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Avoiding noise wherever you can.

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Making as little noise as possible in ones own vicinity.

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Arranging take-offs to respect neighbouring people's rest periods.

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Giving maximum consideration to people and nature when flying models with combustion engines.

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Overflying nature reserves and recreational areas at a minimum height of 2000 feet.

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Avoiding flying low over hospitals, churches, villages, recreation areas, and nature conservation areas etc.

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Observing legal minimum altitudes above villages and nature conservation areas

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a ancillary aircraft (tugs, drop aircraft)
h helpers, ground and retrieve crews etc.
p pilots/participants

 

Ballooning

Power

Gliding

Parachuting

Model Flying

Rotor-craft

Aerobatics

Para & Hang Gliding

Micro-lites

Respecting wild animals, especially in spring and early summer when they are rearing their young.

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Avoiding areas that need peace and quiet (recreational areas and places where protected species live -especially during the breeding season).

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Not flying low over people or animals.

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Calling to give notice of using burners when near people, to avoid startling them.

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If possible, avoid flying below 500' - use "whisper burners" if low flying is necessary.

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Taking care of victims if they have been frightened or if damage has been caused.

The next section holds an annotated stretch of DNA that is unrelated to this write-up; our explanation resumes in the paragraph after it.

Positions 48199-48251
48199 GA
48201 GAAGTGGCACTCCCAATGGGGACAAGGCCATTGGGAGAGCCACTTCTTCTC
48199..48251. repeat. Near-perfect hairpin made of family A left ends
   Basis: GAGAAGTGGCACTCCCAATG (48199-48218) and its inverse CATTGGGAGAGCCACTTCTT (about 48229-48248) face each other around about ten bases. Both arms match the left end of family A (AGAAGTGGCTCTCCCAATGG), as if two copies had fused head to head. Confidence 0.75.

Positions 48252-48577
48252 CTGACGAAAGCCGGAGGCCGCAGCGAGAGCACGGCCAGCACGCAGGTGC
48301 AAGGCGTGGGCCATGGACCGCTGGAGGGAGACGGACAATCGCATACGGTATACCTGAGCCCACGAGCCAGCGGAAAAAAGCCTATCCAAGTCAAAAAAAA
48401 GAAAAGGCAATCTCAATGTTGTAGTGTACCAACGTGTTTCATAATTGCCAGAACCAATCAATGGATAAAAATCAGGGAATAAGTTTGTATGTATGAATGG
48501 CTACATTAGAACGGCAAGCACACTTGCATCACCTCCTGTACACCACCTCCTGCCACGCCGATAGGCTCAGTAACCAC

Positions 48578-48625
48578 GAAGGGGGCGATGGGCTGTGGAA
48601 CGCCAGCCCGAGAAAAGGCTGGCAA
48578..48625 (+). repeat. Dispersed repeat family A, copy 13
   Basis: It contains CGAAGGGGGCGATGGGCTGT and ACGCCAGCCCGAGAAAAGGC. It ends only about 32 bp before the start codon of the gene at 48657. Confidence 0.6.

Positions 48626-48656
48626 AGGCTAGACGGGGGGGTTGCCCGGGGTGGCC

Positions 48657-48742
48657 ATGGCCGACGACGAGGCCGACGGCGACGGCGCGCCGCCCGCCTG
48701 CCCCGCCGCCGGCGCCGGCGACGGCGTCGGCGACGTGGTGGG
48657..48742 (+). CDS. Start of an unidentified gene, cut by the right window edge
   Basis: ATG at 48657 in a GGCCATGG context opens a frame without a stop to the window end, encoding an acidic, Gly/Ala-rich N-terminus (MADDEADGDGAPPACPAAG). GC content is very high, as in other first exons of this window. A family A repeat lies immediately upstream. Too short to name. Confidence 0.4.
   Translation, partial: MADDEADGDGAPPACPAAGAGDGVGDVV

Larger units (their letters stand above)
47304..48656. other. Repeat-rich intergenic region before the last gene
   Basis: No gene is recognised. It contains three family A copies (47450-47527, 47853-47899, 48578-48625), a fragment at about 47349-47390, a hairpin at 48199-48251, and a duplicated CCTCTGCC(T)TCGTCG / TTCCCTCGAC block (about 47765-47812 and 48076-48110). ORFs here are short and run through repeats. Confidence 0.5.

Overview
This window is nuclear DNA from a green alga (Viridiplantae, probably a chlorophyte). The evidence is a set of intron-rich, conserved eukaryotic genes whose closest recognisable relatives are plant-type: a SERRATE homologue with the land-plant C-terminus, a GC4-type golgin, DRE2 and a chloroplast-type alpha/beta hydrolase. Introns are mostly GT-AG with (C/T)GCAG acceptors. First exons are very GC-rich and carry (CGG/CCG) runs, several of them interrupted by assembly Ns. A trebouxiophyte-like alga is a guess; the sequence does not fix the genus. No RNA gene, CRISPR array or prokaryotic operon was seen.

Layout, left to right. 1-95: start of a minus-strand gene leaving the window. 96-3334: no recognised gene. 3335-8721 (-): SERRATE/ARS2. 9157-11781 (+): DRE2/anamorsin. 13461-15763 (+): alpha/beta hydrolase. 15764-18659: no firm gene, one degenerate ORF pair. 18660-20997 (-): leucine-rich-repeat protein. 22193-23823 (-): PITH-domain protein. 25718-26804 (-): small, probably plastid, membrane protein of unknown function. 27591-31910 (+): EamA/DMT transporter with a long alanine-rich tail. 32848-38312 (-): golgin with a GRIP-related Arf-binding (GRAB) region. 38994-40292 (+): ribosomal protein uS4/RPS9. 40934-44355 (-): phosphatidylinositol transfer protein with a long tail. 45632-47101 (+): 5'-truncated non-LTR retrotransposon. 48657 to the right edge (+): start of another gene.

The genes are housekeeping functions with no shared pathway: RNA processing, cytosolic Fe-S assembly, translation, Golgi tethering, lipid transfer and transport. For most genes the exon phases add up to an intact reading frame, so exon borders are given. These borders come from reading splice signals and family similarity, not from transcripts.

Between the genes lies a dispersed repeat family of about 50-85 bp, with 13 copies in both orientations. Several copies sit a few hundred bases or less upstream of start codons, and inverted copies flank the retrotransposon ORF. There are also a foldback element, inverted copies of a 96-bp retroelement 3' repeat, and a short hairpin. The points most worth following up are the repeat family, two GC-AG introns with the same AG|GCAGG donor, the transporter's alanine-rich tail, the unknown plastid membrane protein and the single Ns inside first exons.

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Not guiding radio-controlled models towards people or animals

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Not aiming at people or animals.

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Avoiding areas that are liable to erosion or which have wild flowers.

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Not landing in protected areas

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Not landing in in long grass or meadows, or in prepared fields.

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Landing close to the edge of fields.

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Seeking areas that have been harvested for field landings.

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When landing outside the flying site/airfield, keeping visitors out of the fields.

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Using existing paths, verges etc. to retrieve models.

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Not repacking parachutes on high grass or meadows.

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Minimize noise, energy use and intrusion to neighbouring people when towing trailers.

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Ensuring that opened gates are closed after use.

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Keeping workshops, club premises, parking areas and campsites clean and tidy.

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Carefully handling fuels, oils and lubricants (refuelling and waste disposal).

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Leaving no litter.

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Key:

a ancillary aircraft (tugs, drop aircraft)

h helpers, ground and retrieve crews etc.

p pilots/participants